C. Haynes1 , C. Millet2
1Humboldt University of Berlin, Berlin, Germany
2Commissariat à l'énergie atomique et aux énergies alternatives (CEA) and Centre de Mathématiques et Leurs Applications (CMLA), France
Within the last few years recent theoretical models have enabled better estimates of meteor-generated infrasounds, thus enabling enhanced descriptions of past events such as the Carancas and Chelyabinsk meteor falls. These models are often derived by employing weakly-nonlinear Whitham's approximations to Burgers equation. Even though it is known how to incorporate the effect of strongly-nonlinear waves that emanate from meteor sources, the use of such theory has been restricted to cases in which the underlying atmosphere is deterministic and in cases in which dispersion is ignored. In the pursuit of the most suitable model for application of CTBT validation, it has been deemed necessary to include random small-scale perturbations (gravity waves, turbulence) within the available atmospheric specifications. Moreover, addition of dispersion phenomena in nonlinear models becomes important when considering long-range infrasound propagation problems and has not been thoroughly studied. In this work, we introduce and comparatively analyze results developed from nonlinear models that include dispersion and atmospheric randomness and discuss how such an analysis can benefit future characterization of meteor sources. Theoretical trends are compared to numerical results obtained by solving a generalized Burgers equation with a Fourier-Galerkin spectral numerical scheme.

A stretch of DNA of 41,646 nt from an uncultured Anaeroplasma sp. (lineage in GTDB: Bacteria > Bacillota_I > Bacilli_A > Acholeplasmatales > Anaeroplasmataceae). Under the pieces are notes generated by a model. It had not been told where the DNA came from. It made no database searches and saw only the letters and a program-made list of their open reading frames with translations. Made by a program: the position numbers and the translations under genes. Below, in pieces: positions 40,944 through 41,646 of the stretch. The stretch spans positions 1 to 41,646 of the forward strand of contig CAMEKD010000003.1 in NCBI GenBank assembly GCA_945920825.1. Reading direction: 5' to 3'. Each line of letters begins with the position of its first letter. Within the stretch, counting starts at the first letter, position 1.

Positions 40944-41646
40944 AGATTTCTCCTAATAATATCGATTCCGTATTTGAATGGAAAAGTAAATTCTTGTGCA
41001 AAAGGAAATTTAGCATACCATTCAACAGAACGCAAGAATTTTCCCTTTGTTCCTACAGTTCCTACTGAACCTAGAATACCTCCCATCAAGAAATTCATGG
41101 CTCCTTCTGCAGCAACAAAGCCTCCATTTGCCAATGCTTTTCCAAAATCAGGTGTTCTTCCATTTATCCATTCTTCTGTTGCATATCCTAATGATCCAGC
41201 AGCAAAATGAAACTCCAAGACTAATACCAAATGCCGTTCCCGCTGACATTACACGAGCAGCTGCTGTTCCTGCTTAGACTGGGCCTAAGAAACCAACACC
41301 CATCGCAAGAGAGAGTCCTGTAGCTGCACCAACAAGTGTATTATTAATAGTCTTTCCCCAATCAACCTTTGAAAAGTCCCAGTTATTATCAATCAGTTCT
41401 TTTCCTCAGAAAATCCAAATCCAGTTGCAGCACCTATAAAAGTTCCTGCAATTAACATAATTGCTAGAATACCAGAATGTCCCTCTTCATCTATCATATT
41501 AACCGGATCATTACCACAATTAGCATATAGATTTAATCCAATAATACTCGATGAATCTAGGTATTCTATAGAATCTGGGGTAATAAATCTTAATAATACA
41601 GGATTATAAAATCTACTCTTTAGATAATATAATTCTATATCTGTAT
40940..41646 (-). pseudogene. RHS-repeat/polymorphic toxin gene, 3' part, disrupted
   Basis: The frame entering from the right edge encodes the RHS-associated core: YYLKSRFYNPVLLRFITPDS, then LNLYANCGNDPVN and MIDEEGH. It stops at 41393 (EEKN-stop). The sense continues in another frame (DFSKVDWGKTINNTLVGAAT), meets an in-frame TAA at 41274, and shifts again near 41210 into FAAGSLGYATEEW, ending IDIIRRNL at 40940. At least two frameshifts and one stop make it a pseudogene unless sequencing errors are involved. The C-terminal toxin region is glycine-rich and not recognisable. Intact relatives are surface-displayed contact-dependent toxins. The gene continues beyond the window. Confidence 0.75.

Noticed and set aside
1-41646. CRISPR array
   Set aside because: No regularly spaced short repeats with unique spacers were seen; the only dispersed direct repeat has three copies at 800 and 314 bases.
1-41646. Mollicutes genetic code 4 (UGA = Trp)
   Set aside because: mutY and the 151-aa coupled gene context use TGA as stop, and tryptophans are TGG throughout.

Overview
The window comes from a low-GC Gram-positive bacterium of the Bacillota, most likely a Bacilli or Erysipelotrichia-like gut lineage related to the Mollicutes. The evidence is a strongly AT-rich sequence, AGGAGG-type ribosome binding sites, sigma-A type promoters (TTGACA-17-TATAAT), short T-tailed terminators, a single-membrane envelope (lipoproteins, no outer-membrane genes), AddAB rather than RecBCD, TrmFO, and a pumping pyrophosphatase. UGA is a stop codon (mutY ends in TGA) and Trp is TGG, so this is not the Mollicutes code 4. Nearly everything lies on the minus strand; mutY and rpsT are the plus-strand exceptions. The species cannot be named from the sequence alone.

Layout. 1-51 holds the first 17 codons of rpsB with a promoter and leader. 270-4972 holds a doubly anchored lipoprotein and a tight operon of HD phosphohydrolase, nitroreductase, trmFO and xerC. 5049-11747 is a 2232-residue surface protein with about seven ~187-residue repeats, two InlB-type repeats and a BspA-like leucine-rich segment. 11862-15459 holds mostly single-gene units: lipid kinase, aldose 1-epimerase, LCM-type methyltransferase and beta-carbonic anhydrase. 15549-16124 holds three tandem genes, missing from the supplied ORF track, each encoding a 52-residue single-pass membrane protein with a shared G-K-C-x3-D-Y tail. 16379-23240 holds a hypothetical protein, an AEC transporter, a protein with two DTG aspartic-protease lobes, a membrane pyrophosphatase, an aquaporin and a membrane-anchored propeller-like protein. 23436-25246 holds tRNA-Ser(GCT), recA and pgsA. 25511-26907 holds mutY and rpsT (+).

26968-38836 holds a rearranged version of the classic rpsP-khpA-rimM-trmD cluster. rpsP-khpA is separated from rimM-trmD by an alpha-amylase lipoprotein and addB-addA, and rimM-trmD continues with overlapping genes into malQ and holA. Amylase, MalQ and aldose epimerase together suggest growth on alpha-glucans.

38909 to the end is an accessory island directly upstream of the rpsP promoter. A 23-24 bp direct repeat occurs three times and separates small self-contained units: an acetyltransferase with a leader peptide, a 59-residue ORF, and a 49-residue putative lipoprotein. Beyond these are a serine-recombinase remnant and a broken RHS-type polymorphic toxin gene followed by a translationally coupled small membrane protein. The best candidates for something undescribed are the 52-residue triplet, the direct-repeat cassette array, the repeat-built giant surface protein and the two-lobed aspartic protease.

Start time: 28/Jun/2017, 14:15 (local time)
Duration: 15 minutes
Location: Hofburg, Geheime Ratstube